By the time I was a senior in high school, it never really occurred to me that I could be in the technology sphere. If anything, I figured I might do IT as a backup plan if nothing else worked. I was a poet, and a wanna be artist. I love the structure and design of buildings. I’d decided to try and be an architect. To me architecture was the best mix of art and engineering that I could be a part of. It was everything I thought I wanted in a career.
My second year out of high school I got into the University of Houston’s architecture program. It was intense, and a lot more art lessons than I realized. Despite trying my hardest, at the end of the first year my professor’s review of me could pretty much be summed up in her last words to me: “You should probably consider a different degree”.
I was crushed, but I knew she was right. I wasn’t naturally talented enough, and I didn’t quite have the same grit as other students. As I looked towards different degrees, I thought about business and decided against it. I also took an intro to Computer and Electrical engineering and realized that no matter how hard I tried, my grades were too poor to officially switch into the Engineering College.
The day I decided to switch over to Computer Science, I called my dad. I’ll never forget the joy in his voice as I asked “What would you think if I went into Computer Science?” and he said “I think you’d be great at it”. To this day, whenever we talk about a software development or systems administration (his profession), he gives me this I-told-you-so-grin.
Switching into Computer Science was the best decision for me and my career, and I love my job as a software developer. It’s everything I ever wanted in a profession: problem solving, bit of art, great design, and engineering. I took the long way round to get to where I am, but I’ve never been happier.
I failed at knitting and crochet for 3 years. And when I say I failed, I mean the “BURN THAT PROJECT LIKE IT NEVER OCCURRED” type failed. (Ok, maybe not that dramatic, but I still can’t look at projects from that time frame without seriously questioning my ability to follow directions.)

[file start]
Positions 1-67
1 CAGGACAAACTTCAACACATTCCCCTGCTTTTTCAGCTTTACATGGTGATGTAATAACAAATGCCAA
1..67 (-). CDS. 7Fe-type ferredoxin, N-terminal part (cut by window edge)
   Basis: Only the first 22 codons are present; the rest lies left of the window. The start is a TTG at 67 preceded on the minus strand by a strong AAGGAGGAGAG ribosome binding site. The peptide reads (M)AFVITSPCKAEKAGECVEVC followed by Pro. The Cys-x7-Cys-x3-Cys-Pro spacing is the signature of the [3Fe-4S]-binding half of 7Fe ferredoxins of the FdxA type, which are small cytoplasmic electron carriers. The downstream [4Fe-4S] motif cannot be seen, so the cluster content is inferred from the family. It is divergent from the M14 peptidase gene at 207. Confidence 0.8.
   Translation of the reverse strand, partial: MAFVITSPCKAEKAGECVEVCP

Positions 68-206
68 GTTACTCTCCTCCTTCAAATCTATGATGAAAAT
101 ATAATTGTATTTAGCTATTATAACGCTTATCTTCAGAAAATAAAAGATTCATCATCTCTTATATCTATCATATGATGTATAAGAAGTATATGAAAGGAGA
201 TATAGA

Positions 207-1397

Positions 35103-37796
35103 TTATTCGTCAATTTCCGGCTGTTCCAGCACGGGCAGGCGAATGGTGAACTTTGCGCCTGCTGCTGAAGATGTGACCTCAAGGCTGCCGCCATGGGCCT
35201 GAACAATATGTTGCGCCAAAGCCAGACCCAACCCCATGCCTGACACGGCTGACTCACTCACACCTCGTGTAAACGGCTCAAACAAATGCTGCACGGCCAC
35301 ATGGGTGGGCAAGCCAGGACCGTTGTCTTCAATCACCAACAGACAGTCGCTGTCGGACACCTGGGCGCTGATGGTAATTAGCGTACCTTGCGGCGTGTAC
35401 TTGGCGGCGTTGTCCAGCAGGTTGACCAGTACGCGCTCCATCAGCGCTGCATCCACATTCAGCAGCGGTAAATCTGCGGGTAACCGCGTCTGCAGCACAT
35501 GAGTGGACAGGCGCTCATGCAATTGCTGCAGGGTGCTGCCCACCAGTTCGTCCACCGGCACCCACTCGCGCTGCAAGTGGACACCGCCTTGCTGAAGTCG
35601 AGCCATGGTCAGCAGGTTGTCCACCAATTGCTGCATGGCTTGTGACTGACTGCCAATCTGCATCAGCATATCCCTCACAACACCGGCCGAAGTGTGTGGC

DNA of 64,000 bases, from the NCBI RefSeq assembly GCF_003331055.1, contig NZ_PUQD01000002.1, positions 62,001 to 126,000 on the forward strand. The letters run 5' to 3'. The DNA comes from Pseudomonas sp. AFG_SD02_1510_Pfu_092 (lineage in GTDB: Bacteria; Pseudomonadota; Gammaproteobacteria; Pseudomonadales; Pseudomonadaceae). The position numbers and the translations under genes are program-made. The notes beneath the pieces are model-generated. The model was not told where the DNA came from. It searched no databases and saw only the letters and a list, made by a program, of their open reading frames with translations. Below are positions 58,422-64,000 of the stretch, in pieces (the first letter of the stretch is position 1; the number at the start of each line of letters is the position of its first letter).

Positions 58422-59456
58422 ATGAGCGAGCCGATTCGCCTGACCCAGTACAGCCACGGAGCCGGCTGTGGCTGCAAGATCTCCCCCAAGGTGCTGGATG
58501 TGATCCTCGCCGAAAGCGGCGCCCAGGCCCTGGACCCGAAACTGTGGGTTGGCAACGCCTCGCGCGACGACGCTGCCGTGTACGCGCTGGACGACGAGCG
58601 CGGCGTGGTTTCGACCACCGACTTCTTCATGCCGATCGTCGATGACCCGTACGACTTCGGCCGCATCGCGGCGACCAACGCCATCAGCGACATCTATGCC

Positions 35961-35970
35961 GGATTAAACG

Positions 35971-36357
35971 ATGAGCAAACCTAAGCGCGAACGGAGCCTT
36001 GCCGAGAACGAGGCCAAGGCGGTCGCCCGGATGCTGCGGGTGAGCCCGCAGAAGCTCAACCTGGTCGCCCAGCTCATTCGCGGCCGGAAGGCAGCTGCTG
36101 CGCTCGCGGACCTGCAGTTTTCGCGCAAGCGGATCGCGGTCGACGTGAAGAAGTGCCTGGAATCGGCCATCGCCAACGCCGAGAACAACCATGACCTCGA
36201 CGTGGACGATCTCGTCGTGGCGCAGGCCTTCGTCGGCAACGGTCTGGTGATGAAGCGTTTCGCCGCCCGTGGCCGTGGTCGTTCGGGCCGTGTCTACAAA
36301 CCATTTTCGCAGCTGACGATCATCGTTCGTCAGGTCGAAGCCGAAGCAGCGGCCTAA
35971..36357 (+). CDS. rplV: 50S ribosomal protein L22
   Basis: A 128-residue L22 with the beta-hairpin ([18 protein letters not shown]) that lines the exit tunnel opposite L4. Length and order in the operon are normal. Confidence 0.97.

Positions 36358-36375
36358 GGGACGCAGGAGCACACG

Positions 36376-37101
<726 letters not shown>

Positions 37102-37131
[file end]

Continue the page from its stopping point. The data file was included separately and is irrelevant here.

9 years ago, I had just gone off to college and I wanted to make something nice for the boy I fancied. See, I grew up in a crafting family. We make things for the ones we love. It’s just our way. My mother tried to teach me crochet, but I just couldn’t get it. Even when I made the starting chain correctly, how you turned the fabric didn’t make any sense. My squares looked more like rectangles, my rectangles more like…triangles? No, I guess trapezoid would be a better fit.
All that to say, I thought I might have a better fit with knitting. None of my family knew how to knit, so I took to books and YouTube to find my answers. I saw a cute Lion Brand blanket I wanted to make, made with their Homespun yarn, a soft, warm, beautiful, finger cramp inducing, unable to really find your stitches, or manage to make any sense of what the hell you’re doing, yarn. My mother took me to get the supplies, and I began the attempt at making this blanket. Spoiler alert, it never was finished and despite multiple attempts all fabric made was donated to pets for snuggles.
Despite never finishing the blanket, I had figured out how to knit. I moved on to washcloths with images in them, and hats and fingerless gloves. For 3 years, I was a knitting machine. Even learned how to crochet along the way (only because I had acquired less than savory yarn I wanted to use up quickly, but that’s besides the point).
One day, after I was putting together the knit sweater for the new boy in my life (he became my husband, so no boyfriend sweater curse here!) I realized something didn’t look quite right. First I thought it was the yarn, so I searched revelry for that yarn used in similar projects. Every project I looked at seemed fine. Then I thought maybe I was just sewing the pieces together strangely, so I undid the sleeve I’d just set and repined the pieces together. Finally, as I was looking at the ribbed edging, I realized that every knit stitch was twisted.
I had a panic attack. I scavenged through all the finished projects I had in the apartment. Twisted stitches in every one of them! The projects began spiraling around me, all singing “Twisted stiches” as they danced. For 3 years, I had been twisting my stitches and I had NO CLUE. Of course, my mother at one point said something, but I thought she was crazy. It looked fine, I would say. Now I knew better. I had finally advanced from beginner to intermediate with the sound of a thud.
That sweater sits in the corner of shame, a reminder of how far I’ve come as a crafter. It’s the reason I will always try to teach a new knitter continental (picking) style knitting. Also, why I try to teach on yarn that will make clean and clear fabric. None of that boucle-“but it’s so soft”-bull.